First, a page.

Riddles in Jin Ping Mei
Thomas Kelly. 11/2021. “Riddles in Jin Ping Mei .” Journal of Chinese Literature and Culture, 8, 2, Pp. 341–370. Publisher's VersionAbstract
Jin Ping Mei cihua 金瓶梅詞話 (Plum in the Golden Vase) displays an unprecedented interest in breaking apart and reassembling the components of words. This essay asks where the Cihua edition's fascination with character manipulation (a procedure the author refers to as chaibai daozi 拆白道字) comes from and how it relates to literary riddles that precede and follow this landmark sixteenth-century novel. Jin Ping Mei cihua enlarges the presentation and associations of riddles in fiction through its engagement with contemporaneous theatrical literature and the entertainment culture of the brothel. Later commentators, notably Zhang Zhupo 張竹坡 (1670–1698), reorganize the game sequences within which bouts of character manipulation are embedded for the purposes of narrative prolepsis and character development, advocating an approach to reading enigmas as portents that influenced late imperial novelists. In doing so, however, they efface the Cihua's unruly celebration of contingency, the novel's seductive insinuation that it might be written otherwise.
The Inscription of Remnant Things: Zhang Dai’s “Twenty-Eight Friends”
Thomas Kelly. 6/2021. “The Inscription of Remnant Things: Zhang Dai’s “Twenty-Eight Friends”.” Late Imperial China, 42, 1, Pp. 1-43. Publisher's VersionAbstract
This essay investigates literary approaches to objects in the wake of dynastic transition by examining Zhang Dai’s (1597–?1684) inscriptions on his family’s possessions. Zhang exploits the formal conventions of inscription (ming)—“praise” and “admonition”—to reconcile the imperatives of remembrance with pointed moral judgments, working to redeem Ming practices of connoisseurship, while assessing their imbrication in the destruction of inter-dynastic war. In doing so, he reimagines the literary conceit of “friendship” with things. Late Ming collectors had personified objects as “friends” to model an empathetic understanding for, or eccentric obsession with their belongings. Zhang Dai reconsiders the implications of this posture amid the ruins of the fallen dynasty, casting the object as a witness to historical trauma, one that observes and critiques the failings of its human custodians.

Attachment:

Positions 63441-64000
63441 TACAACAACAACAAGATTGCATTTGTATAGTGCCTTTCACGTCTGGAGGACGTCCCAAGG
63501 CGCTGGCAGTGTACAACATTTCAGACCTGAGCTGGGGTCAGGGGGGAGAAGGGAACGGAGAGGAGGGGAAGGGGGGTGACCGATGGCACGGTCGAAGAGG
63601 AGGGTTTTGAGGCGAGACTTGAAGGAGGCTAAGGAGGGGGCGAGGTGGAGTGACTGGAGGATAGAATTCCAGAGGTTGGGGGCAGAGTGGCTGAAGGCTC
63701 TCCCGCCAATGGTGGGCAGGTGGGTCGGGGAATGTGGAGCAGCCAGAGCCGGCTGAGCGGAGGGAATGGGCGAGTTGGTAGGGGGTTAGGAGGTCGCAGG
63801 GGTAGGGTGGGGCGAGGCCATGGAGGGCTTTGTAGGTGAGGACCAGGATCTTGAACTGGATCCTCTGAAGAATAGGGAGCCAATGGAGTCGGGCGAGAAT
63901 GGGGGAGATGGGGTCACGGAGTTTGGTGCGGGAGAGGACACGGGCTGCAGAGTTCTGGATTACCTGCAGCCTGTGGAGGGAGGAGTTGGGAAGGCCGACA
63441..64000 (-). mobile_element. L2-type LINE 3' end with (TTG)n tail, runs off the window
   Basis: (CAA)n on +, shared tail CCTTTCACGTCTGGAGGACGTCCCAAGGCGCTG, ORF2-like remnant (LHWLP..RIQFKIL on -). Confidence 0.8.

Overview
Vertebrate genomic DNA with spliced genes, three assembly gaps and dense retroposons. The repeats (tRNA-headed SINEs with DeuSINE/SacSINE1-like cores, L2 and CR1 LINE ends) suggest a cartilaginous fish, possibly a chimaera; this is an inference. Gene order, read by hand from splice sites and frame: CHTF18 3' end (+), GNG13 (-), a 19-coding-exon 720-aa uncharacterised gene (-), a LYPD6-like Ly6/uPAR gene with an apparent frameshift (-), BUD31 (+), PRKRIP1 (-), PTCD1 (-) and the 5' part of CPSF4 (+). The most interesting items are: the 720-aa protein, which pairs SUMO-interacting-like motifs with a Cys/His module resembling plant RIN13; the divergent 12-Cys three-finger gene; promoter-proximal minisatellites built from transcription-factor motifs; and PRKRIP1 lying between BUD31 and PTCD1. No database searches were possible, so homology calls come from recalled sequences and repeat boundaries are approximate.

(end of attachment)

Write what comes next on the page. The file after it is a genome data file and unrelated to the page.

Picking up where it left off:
The Death of an Artisan: Su Shi and Ink Making
Thomas Kelly. 12/2020. “The Death of an Artisan: Su Shi and Ink Making.” Harvard Journal of Asiatic Studies, 80, 2, Pp. 315–346. Publisher's VersionAbstract

Su Shi’s endorsement of an enigmatic artisan named Pan Gu as “the Ink Immortal” adumbrates the Chinese cultural valorization of ink production during and after the Song period. I parse the poet’s two-part effort to transform ink making into a legitimate field of scholarly endeavor in order to defend poets’ autonomy. In Su Shi’s view, such autonomy depends on controlling the tools that sustain literary self-expression. Resisting the passive position of a consumer, Su first identifies with and then comes to impersonate the artisan’s productive body. This pose was, however, predicated on Su’s struggle to influence the marketing of ink through verse and innovative strategies of inscription. After Su Shi, an inkstick was no longer simply a tool for the production of literature but a venue where distinctions between writing and craft could be transformed—a contested subject and substrate of literary art.


Paper Trails: Fang Yongbin and the Material Culture of Calligraphy
Thomas Kelly. 7/2019. “Paper Trails: Fang Yongbin and the Material Culture of Calligraphy.” Journal of Chinese History (Special Issue: History of Material Culture), 3, 2, Pp. 325–362. Publisher's Version
Design by the Book: Chinese Ritual Objects and the Sanli tu, written by François Louis
Thomas Kelly. 4/5/2018. “Design by the Book: Chinese Ritual Objects and the Sanli tu, written by François Louis.” East Asian Publishing and Society , 8, 1, Pp. 99–103. Publisher's Version
Putting on a Play in an Underworld Courtroom: the “Mingpan” (Infernal Judgment) Scene in Tang Xianzu’s Mudan ting (Peony Pavilion)
Thomas Kelly. 12/2013. “Putting on a Play in an Underworld Courtroom: the “Mingpan” (Infernal Judgment) Scene in Tang Xianzu’s Mudan ting (Peony Pavilion).” CHINOPERL: Journal of Chinese Oral and Performing Literature , 32, 2, Pp. 131–155. Publisher's Version